I just finished reading “The Sound of a Wild Snail Eating” by Elizabeth Tova Bailey. It is very charmingly written and one of those books where you learn lots painlessly – this time about land snails.
The author did not have such a painless time, however. She was laid low for years by a condition that took all her energy away, so that she had to spend a lot of time in bed. A friend gave her a snail, and she spent hours watching it. It made her happy and helped her endure her condition. After she recovered, she researched the lives of such snails and wrote the book.
It’s far from dry, and there’s humour, too. One of my favourite bits is when she is describing the radula (the structure that holds snails’ teeth which get continually replaced):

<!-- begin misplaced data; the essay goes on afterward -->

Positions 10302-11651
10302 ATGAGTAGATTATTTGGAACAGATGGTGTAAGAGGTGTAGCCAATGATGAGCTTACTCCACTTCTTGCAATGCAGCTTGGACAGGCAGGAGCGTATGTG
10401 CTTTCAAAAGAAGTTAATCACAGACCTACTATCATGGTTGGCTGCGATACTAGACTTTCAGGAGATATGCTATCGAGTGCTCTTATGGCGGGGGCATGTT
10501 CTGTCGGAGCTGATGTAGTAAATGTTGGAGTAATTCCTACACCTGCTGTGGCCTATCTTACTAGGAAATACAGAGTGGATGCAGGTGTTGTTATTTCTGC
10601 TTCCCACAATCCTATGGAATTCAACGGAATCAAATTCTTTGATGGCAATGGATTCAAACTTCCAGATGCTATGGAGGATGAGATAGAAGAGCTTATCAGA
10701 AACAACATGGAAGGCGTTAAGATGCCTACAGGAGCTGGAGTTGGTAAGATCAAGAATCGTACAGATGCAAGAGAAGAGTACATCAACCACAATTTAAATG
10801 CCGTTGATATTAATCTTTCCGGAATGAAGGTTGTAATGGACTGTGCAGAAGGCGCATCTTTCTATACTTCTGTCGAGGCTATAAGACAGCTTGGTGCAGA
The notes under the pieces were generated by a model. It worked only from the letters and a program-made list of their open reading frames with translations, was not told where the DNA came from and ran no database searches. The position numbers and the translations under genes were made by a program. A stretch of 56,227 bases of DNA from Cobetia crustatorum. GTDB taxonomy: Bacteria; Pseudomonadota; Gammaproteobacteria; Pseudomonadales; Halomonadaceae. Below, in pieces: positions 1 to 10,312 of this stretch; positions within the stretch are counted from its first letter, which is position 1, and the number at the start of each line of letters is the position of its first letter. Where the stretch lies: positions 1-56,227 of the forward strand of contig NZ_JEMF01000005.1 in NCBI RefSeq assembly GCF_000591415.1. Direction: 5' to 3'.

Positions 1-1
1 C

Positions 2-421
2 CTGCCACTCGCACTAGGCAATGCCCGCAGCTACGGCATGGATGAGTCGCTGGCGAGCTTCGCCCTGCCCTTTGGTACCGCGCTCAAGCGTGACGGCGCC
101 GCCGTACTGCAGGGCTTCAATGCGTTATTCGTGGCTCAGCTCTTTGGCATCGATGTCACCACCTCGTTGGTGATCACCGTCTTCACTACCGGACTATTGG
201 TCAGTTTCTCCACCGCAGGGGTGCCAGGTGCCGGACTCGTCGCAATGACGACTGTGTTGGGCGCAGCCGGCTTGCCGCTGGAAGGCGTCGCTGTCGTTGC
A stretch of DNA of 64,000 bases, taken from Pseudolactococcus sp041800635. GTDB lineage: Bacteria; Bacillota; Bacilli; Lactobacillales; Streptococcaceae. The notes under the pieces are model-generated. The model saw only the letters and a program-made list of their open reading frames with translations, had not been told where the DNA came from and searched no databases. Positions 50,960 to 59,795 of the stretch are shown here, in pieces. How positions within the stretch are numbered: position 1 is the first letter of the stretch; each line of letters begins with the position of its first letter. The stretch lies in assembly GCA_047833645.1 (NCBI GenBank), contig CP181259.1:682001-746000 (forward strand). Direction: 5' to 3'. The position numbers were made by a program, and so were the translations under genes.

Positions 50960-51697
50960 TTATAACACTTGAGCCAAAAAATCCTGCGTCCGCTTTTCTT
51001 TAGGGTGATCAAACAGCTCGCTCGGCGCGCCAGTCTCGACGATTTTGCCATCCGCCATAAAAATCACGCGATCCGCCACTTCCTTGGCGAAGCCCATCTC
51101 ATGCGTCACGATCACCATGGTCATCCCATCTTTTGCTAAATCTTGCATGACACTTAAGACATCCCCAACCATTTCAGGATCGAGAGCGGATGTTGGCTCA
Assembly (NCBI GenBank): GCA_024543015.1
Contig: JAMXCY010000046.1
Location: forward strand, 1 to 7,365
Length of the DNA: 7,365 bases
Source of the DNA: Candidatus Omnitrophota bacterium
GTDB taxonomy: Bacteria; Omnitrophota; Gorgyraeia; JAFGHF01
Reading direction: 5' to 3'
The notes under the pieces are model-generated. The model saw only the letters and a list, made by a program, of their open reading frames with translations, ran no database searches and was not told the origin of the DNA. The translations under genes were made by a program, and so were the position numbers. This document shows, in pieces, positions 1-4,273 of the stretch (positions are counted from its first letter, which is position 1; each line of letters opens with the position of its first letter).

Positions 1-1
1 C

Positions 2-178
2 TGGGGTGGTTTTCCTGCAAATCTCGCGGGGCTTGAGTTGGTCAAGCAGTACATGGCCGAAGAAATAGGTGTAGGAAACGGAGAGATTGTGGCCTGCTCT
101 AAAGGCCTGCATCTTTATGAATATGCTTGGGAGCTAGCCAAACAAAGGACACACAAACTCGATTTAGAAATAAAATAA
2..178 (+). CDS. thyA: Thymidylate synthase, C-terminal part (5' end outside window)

With only thirty-two adult teeth, which had to last the rest of my life, I found myself experiencing tooth envy toward my gastropod companion. It seemed far more sensible to belong to a species that had evolved natural tooth replacement than to belong to one that has developed the dental profession.
The website even has a video where you can hear the snail munching on a lettuce. Lovely!
I don’t have my very own pet snail – or a pet anything – but I find this slug frequently on the front deck after rain. It’s the red triangle slug (Triboniophorus graeffei), our largest native land slug.
It’s fascinating to watch the breathing hole open and close. Snail’s Tales has a description of how a slug breathes. Is it sheltering from the rain? It always moves to the dry area – something I would not expect from such a wet-looking creature. Perhaps it’s avoiding drowning.